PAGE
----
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memri
June 7, 2019 No.
185

Khartoum's Deadly Crackdown Part Of An Internal Struggle For Power

The honeymoon is over in Khartoum. There was a short period of ambiguity and hope between April 11, 2019 when Sudanese President Omar Al-Bashir was removed from power by his own generals and June 3, 2019 when security forces brutally killed over a hundred peaceful demonstrators and subsequently called for snap elections in seven months.

During that short seven-week period, there was a chance, and even some real indications, that a very Sudanese solution – fragile, confused, but hopeful – would have been found along the lines of previous transitions from military dictatorship to civilian rule. Hopes that 2019 would be something of a repeat of 1964 and 1985 have, at least for now, been dashed although it should not be forgotten that both previous transitions to democracy were brief and led back to dictatorship after a few years. Sudan is closer to the edge and it seems that a much more violent future could be in the cards if another misstep is made.

The #SudanMondayMassacre (as activists dubbed it) underscored internal tensions within the cupola of the ruling Transitional Military Council and in the region. The killings were widely blamed on the Rapid Support Forces (RSF), former Janjaweed irregular forces, led by Mohamed Hamdan Dagalo (Hemeti) and there is no reason to doubt this.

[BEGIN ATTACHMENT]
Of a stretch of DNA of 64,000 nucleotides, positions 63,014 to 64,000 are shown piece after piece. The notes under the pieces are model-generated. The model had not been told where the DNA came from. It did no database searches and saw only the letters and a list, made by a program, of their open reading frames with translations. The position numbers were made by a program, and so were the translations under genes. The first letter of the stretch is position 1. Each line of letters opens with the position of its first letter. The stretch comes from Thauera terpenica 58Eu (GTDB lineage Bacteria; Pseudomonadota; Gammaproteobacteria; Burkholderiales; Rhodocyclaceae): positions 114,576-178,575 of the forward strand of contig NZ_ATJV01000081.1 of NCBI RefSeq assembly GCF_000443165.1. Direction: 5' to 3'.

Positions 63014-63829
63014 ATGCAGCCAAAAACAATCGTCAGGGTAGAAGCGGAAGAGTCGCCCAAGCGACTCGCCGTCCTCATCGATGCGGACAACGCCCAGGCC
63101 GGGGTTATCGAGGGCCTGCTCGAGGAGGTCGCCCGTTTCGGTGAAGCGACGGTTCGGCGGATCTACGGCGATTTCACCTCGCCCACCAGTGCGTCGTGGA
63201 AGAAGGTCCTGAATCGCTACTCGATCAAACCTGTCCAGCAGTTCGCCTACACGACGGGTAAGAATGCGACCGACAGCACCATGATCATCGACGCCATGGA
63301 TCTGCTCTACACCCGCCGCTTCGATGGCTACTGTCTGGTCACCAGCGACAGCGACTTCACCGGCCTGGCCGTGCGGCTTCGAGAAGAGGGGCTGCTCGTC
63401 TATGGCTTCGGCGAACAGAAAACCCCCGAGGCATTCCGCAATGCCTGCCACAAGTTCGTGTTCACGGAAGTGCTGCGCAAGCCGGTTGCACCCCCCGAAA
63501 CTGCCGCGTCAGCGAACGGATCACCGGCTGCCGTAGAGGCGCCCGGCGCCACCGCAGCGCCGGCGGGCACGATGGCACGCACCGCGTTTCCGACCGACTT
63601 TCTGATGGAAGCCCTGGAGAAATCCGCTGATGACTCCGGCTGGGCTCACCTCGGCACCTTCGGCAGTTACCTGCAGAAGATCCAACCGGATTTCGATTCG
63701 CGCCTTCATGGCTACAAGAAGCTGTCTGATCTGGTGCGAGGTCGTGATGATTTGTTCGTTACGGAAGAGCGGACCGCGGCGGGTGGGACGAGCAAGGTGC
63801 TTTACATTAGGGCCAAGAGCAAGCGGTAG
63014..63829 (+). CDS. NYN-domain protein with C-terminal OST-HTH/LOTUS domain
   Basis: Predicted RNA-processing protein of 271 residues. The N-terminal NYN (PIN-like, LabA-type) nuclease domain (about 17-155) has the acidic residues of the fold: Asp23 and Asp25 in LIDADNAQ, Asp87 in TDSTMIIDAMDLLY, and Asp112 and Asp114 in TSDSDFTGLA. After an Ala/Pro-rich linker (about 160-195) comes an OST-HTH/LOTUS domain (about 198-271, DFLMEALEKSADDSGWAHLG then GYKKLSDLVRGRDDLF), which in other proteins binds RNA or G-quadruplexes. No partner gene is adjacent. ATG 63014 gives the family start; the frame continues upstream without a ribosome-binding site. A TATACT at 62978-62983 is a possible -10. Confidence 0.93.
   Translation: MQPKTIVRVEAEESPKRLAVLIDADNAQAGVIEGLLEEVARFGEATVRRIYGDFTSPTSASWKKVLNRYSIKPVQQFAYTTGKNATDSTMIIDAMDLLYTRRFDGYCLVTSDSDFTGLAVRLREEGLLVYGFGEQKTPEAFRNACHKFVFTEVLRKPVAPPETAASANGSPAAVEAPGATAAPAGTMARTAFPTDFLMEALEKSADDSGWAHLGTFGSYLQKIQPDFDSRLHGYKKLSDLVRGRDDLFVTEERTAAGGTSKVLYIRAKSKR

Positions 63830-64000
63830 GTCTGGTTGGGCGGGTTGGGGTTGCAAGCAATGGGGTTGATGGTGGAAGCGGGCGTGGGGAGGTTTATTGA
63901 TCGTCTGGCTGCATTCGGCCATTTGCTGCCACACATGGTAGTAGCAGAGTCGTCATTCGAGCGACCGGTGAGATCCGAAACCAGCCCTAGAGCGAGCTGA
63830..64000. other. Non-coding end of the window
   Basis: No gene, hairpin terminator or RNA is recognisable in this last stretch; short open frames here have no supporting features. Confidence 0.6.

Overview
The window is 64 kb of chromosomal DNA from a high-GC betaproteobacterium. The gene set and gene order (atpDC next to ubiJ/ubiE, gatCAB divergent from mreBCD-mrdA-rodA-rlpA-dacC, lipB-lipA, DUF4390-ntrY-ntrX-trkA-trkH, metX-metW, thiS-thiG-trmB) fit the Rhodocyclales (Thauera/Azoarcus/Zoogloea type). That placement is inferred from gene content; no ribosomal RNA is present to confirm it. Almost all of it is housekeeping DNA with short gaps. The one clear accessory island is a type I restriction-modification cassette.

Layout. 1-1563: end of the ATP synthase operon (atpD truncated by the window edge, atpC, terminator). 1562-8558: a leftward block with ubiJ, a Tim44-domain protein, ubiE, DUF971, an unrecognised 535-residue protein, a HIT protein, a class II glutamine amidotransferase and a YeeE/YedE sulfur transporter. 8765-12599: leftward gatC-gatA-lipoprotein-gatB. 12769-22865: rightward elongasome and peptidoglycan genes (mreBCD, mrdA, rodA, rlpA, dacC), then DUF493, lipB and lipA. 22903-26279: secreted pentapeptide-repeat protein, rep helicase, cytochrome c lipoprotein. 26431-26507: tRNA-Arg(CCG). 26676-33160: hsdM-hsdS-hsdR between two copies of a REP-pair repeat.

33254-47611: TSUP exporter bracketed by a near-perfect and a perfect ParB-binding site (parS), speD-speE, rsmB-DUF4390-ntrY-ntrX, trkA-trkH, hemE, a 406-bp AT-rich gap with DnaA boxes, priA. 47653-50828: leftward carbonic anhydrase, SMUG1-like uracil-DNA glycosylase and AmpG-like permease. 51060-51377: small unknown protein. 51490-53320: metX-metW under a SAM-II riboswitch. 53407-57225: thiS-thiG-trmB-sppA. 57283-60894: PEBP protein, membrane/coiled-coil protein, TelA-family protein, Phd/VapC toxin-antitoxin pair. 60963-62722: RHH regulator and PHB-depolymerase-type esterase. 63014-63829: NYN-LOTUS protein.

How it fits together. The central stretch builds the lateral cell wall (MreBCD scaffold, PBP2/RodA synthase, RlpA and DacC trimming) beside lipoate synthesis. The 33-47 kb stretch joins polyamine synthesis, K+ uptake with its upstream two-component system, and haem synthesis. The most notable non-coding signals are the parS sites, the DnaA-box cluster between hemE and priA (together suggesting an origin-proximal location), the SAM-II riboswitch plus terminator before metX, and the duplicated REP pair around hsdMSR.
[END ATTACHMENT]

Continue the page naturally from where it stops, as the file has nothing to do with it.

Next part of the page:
Made up of members of Darfur's camel-herding Arab tribes (some are not even Sudanese but hail from Chad or elsewhere), the RSF had developed from shock troops to be used in breaking resistance in Darfur to Bashir regime "firemen" to be used in all of Sudan's brush wars. Their utility for the regime was further enhanced as Sudan's contribution to the Arab coalition force in Yemen fighting Iranian proxies.

However, in the past six months, the RSF and Hemeti seemed to ably maneuver in Khartoum's volatile politics, refusing Bashir's orders to crush civilian demonstrators and even trying to identify with civilian demonstrators as several of Bashir's generals were forced from the TMC. Sudan's Defense Minister and the head of its feared National Intelligence and Security Service (NISS) were ostensibly swept from power and a general, Abdel Fattah Al-Burhan, who had actually met with demonstrators, was chosen as the new TMC Chairman. Al-Burhan is technically in charge with Hemeti as his deputy.

Hemeti's tone has hardened, warning against "chaos" as Al-Burhan has attempted to appear more flexible. Sudan's opposition has also hardened its position, refusing to return to negotiations until there is accountability for the TMC's actions, return to full civilian rule, and the disarming of the RSF.

If Al-Burhan is truly in charge, then Hemeti's days should be numbered. On paper, the Sudanese Armed Forces (SAF) are much stronger than RSF. Popular anger and international condemnation has coalesced around the RSF and its commander, who already have such a bloody track record. The massacre was, as Fouché once said, worse than a crime, a mistake. Using Sudanese history as a model, the military could have patriotically come to a real compromise, burnishing its credentials as a national institution. Even if the real intention was merely the cynical holding on to power, it could have been done differently. The TMC, holding all power, should have been able to string civil society along for months and engineer a political solution to its liking sooner or later. It could have, as the NCP did for years, find ways to divide and weaken the political opposition and find collaborators among a feckless political class. The blatant slaughter in the streets of Khartoum makes all of this much harder.